The Best Ways To Travel Like a Minimalist

Ditch the baggage and enjoy the stuff that matters with these adventure hacks

Photo by Timo Stern on Unsplash

When it comes to traveling, many are searching for new ways to minimize their travel footprint and focus more on the freedom to enjoy the adventure. The best way to achieve this is to analyze what you think you really need.

I recently took a very spontaneous road trip across the country from Seattle to Atlanta. The trip was more or less a business trip (if you count transporting an awesome service-dog as business), so I hopped on board as a chance to visit parts of the US that I’d never seen. It seemed like a great travel opp with one caveat:

I was given one day’s notice.

Luckily, since I frequently fly back and forth from South Florida (where I live), to Atlanta (where my kids live), I’ve become very savvy in learning to travel as minimalistic as possible. The following are some of the best tactics I’ve used to experience the ultimate freedom in my adventures, and travel like a minimalist boss.

Start with the luggage

Being unemployed was the catalyst for my minimalist life. With very little money, I was forced to purchase the cheapest airfare when flying to Atlanta to see my kids. This meant I would be charged out the wazoo for a simple carry-on. In a stubborn effort to avoid getting screwed with the luggage fees which would negate my savings, I challenged myself to carry only the essentials in a single backpack.

I purchased one just large enough to accommodate:

  • my laptop
  • two changes of clothes
  • my wallet/passport
  • phone
  • chargers
  • basic toiletries

Since I was flying between my two homes (where I live and where my family lives), I told myself I could purchase (from Goodwill) or borrow (from my daughters) anything that i needed while I was there.

That plan works perfectly if you’re traveling for a short stay, but if you’re traveling for a longer stent, you can upgrade to a backpack plus a small rolling carry on. Just keep in mind that the more space you have available to fill, the more your mind will try to convince you that you need to fill up the unused space.

Force yourself to limit that space.

Another upside: Not having to waste time waiting at the luggage carousel. Ugh.

Pack just the (real) essentials

In my younger years when I was more concerned with how I would look on my travels rather than the thrill of the adventure, I packed for almost every possible occasion I could think of. With make-up and hair products galore, a week of traveling would need at least one large check-in bag and a carry on.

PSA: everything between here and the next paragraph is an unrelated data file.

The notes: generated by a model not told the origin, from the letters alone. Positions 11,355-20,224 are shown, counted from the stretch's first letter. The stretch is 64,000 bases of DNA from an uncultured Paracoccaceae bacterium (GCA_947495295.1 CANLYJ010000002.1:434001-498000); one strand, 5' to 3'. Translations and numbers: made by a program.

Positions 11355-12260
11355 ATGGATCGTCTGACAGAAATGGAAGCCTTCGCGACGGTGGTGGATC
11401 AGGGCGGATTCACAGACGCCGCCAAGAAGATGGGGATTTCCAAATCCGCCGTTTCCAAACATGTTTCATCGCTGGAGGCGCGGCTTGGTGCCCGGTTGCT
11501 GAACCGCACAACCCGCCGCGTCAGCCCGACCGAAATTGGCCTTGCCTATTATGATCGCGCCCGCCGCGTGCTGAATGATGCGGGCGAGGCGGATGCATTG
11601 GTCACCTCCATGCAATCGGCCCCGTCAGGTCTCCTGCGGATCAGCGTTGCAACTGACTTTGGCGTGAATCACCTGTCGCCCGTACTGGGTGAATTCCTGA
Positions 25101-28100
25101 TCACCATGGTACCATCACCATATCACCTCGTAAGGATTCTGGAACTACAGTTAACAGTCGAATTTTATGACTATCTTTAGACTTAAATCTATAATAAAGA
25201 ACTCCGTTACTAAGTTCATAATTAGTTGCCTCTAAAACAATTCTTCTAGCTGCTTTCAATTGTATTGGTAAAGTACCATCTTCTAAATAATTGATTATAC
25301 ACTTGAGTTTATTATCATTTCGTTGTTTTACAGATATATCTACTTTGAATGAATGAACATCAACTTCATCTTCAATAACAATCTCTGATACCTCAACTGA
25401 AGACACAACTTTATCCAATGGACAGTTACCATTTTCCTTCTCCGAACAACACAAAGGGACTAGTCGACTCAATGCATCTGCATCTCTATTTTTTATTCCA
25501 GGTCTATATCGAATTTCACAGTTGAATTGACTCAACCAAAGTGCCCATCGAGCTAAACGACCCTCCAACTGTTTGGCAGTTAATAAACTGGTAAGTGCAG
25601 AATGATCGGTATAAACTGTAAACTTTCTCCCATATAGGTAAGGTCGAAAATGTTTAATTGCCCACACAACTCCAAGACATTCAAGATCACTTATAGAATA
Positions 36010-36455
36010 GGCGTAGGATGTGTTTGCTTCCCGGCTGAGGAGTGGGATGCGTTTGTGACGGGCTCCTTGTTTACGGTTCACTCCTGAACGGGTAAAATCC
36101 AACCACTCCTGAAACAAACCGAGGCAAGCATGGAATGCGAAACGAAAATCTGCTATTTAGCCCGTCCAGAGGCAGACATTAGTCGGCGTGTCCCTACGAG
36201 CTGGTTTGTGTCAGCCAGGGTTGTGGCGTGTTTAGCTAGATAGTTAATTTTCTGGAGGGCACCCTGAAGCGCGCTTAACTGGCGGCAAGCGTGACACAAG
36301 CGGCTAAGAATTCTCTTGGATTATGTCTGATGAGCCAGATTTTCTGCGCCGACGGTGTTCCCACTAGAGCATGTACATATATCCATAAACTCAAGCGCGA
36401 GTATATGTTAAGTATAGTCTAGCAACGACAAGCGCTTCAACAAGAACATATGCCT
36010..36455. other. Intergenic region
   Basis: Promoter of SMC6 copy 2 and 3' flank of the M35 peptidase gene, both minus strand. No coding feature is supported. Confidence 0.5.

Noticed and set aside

Now that I’m in my mid-forties and have more of a sense of what matters, I have an insatiable need for absolute freedom from all the things I thought I needed in my younger years. I don’t want to save just space, but time and money as well.

As I mentioned in the last hack, I pack the bare minimum needed to survive while still maintaining an acceptable level of personal hygiene (that’s subjective) and accomplishing the goals you have for your trip. If you’re wanting to live and/or travel minimalistically, changing your idea of what’s more important — your appearance or the adventure — might be the first step.

Consider the following:

  • Make up — I only travel with moisturizer (with sunscreen), chapstick, and mascara for nights on the town (which I don’t really need but it’s my one link to actually feel like I’m “dressed up”).
  • Hair products — I don’t usually pack any if I’m staying in an airbnb or hotel. I just use the small bottles they offer. On occasion, I will take dry shampoo to minimize the times I have to shower.
  • “Personal” hygiene- Flushable wipes. Trust me.

Tip: Always take an empty zip-lock bag to debo the remaining shampoo/conditioner bottles. They’re small enough to save space and get through security at the airports.

Share, don’t Shop

When it comes to souvenirs, resist the temptation to shop. Not only will you not have the space for it and have to lug the stuff around, but the people you buy them for most likely don’t really want that shit anyway.

If you’re wanting to let a loved one know you’re thinking about them while on your trip, your best bet is to send them a postcard. They’ll get to see what you’re seeing without having to figure out where to put the latest dust-collector you brought back.